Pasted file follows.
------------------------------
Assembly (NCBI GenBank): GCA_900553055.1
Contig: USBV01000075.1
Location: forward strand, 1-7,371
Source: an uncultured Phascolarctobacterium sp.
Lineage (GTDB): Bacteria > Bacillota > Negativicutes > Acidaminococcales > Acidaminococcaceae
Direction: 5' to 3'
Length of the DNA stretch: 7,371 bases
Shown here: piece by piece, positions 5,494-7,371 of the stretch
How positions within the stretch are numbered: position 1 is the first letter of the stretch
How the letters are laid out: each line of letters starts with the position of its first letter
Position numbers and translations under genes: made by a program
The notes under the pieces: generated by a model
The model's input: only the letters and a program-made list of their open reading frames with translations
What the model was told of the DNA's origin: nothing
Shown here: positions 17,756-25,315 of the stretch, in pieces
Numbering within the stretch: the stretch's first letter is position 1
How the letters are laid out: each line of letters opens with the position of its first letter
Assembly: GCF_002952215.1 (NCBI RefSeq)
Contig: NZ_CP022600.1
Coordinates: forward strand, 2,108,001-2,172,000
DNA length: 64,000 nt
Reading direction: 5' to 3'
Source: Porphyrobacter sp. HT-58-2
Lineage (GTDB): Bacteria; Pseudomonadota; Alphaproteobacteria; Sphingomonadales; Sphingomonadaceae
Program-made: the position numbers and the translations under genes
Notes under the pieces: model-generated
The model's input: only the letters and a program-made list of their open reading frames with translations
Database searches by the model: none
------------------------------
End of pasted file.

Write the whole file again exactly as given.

Assembly (NCBI GenBank): GCA_900553055.1
Contig: USBV01000075.1
Location: forward strand, 1-7,371
Source: an uncultured Phascolarctobacterium sp.
Lineage (GTDB): Bacteria > Bacillota > Negativicutes > Acidaminococcales > Acidaminococcaceae
Direction: 5' to 3'
Length of the DNA stretch: 7,371 bases
Shown here: piece by piece, positions 5,494-7,371 of the stretch
How positions within the stretch are numbered: position 1 is the first letter of the stretch
How the letters are laid out: each line of letters starts with the position of its first letter
Position numbers and translations under genes: made by a program
The notes under the pieces: generated by a model
The model's input: only the letters and a program-made list of their open reading frames with translations
What the model was told of the DNA's origin: nothing
Shown here: positions 17,756-25,315 of the stretch, in pieces
Numbering within the stretch: the stretch's first letter is position 1
How the letters are laid out: each line of letters opens with the position of its first letter
Assembly: GCF_002952215.1 (NCBI RefSeq)
Contig: NZ_CP022600.1
Coordinates: forward strand, 2,108,001-2,172,000
DNA length: 64,000 nt
Reading direction: 5' to 3'
Source: Porphyrobacter sp. HT-58-2
Lineage (GTDB): Bacteria; Pseudomonadota; Alphaproteobacteria; Sphingomonadales; Sphingomonadaceae
Program-made: the position numbers and the translations under genes
Notes under the pieces: model-generated
The model's input: only the letters and a program-made list of their open reading frames with translations
Database searches by the model: none